Rummy Park, 46
(The Rain Said Your Name)

by Rebecca Lu Kiernan

Your sea foam green irises are dissolving,
Your cautious smile is dripping in,
Your tremulous hands are liquefying.
The rain said your name.

Dead leaves
Are to be pulled from the window box.
Candle wax
Is to be shaved from the cherry nightstand.

You can’t do a thing with your hands.
They’re in puddles by the door.

The rain said your name.
You must have thought it was me,
One foot in your world.

Copyright © 2006 by Rebecca Lu Kiernan

It helps to know at the outset that two major sets of themes dominate the poems of Rebecca Lu Kiernan’s Rummy Park: communication and its lack; love and loss. That context illuminates “The Difference,” in this issue, as well as “The Rain Said Your Name” (in issue 208), which dramatizes the theme of loss.

Does the attention to small housekeeping details mean the narrator is a woman? Possibly, but the narrator could be male or female. Rather our attention is focused on something more important: the process of disappearance.

The first stanza focuses on someone whose presence is becoming increasingly less tangible. Whoever is leaving is not initially addressed as a person, with the pronoun “you,” but is seen as a collection of attributes, with “your”: eyes, smile, hands, in the classic order of description from head downwards. The visual perception is one of disintegration: the eyes have become irises; the face, a smile. And the dissolution takes place in a veritable flood of water imagery: “foam,” “dissolving,” “dripping,” “tremulous,” “liquefying.”

In the second stanza, the narrator turns away and contemplates disposing of remnants of the past: dead leaves and candle wax, both of which are associated with something solid: the window box and table.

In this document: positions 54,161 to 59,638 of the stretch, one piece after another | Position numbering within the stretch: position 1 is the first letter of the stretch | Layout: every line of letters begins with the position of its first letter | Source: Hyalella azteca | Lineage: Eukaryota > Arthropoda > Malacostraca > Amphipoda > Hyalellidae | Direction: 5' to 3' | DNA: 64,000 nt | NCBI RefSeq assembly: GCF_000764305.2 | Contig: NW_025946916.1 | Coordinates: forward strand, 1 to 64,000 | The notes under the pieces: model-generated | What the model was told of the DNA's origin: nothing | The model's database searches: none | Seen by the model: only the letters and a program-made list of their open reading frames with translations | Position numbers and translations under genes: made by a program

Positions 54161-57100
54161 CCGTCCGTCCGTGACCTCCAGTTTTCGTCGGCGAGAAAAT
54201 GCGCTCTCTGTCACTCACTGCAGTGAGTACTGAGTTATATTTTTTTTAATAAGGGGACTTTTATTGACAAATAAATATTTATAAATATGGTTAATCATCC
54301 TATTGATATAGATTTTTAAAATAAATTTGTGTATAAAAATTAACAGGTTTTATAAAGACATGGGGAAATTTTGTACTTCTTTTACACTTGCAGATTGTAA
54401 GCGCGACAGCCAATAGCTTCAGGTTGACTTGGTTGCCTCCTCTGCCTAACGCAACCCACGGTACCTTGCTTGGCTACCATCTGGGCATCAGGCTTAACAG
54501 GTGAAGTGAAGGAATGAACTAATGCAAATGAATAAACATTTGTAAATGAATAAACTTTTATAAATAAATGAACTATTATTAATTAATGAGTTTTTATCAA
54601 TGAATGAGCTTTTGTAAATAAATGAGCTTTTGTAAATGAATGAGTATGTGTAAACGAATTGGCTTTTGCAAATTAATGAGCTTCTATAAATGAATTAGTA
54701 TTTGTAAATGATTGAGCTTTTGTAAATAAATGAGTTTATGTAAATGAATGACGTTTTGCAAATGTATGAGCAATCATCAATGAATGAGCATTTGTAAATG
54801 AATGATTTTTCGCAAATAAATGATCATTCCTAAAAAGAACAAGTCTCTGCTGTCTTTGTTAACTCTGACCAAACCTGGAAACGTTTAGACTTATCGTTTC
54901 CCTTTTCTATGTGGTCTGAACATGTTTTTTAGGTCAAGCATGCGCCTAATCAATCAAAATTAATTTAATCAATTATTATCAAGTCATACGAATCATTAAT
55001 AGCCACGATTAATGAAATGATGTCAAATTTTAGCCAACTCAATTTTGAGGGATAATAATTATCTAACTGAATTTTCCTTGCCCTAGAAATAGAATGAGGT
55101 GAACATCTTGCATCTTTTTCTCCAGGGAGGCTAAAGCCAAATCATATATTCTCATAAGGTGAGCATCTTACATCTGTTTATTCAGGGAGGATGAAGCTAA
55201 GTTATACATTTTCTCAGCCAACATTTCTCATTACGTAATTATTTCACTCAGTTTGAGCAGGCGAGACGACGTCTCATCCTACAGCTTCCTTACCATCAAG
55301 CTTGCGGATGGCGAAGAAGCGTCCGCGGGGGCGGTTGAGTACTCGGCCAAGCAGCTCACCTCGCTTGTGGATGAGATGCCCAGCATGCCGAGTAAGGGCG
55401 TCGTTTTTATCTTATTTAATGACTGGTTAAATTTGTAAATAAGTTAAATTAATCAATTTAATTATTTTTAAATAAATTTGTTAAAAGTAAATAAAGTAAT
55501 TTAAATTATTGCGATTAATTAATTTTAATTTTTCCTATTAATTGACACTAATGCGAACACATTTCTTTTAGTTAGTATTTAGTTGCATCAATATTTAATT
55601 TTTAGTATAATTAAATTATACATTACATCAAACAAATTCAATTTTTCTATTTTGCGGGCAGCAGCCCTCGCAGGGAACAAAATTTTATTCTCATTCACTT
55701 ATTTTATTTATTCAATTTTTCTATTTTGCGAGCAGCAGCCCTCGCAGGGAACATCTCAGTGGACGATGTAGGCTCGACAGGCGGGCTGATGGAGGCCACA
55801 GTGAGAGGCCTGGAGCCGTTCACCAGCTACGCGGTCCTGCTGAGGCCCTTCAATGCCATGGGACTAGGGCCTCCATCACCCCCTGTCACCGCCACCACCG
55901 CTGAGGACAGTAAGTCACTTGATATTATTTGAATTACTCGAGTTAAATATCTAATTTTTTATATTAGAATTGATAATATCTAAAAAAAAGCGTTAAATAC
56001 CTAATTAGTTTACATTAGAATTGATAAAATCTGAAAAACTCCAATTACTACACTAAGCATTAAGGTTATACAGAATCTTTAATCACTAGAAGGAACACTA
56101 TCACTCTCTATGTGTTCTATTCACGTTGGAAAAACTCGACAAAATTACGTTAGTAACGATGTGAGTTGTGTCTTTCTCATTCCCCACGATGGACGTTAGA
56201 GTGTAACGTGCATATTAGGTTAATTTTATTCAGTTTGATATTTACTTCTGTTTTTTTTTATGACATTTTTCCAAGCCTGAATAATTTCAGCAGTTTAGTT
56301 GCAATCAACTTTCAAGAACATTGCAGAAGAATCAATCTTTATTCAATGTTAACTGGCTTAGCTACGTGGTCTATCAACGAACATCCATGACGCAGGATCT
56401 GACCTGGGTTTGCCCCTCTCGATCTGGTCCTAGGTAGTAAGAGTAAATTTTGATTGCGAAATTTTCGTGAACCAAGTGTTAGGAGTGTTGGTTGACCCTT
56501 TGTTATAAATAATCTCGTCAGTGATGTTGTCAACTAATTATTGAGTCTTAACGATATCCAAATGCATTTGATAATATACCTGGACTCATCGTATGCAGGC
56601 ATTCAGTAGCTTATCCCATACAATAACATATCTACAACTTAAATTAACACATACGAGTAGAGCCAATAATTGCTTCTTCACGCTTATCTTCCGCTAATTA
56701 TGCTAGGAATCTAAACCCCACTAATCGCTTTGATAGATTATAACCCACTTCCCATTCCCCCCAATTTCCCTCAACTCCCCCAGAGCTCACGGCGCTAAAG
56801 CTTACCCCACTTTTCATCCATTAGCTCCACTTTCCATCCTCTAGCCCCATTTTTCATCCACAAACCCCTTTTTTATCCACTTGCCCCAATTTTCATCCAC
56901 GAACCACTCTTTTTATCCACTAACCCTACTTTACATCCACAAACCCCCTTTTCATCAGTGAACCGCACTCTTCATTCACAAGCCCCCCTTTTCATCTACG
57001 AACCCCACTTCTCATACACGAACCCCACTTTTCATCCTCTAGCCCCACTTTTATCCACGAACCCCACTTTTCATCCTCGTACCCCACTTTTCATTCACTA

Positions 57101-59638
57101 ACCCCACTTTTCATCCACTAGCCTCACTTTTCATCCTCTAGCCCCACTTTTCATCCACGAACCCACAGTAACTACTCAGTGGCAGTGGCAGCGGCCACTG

The direct address “you” in the third stanza expresses irritated resignation that touch is no longer possible: “You can’t do a thing with your hands.” It’s almost a last appeal to a person who is practically dissolving his way out the door.

The last stanza sums up both the narrator’s and the Other’s disillusionment and regret. “You must have thought” tells us that the narrator does not know what was thought; communication was never there. She remains with both feet in her own, solid world, not with one foot in the world of a fleeting Other.

The title and refrain “The Rain Said Your Name” is both beautiful and bitter. Like hands that cannot touch because they have melted away, the rain cannot say a name: its sound is random noise — which is all the name is any more. The meaningless name, dead leaves and burned-out candles are all that remain; the Other is washed away in the water of forgetting. And yet in the shrinking memory of the eyes, smile and hands we know what is being lost.

This poem is a small, self-contained dramatization of common human emotions and their consequence: disappointment, disillusionment, and, ultimately, forgetting. Like many — even most — of the poems in Rummy Park, it is a study in the use of tactile imagery.

Copyright © 2006 by Don Webb

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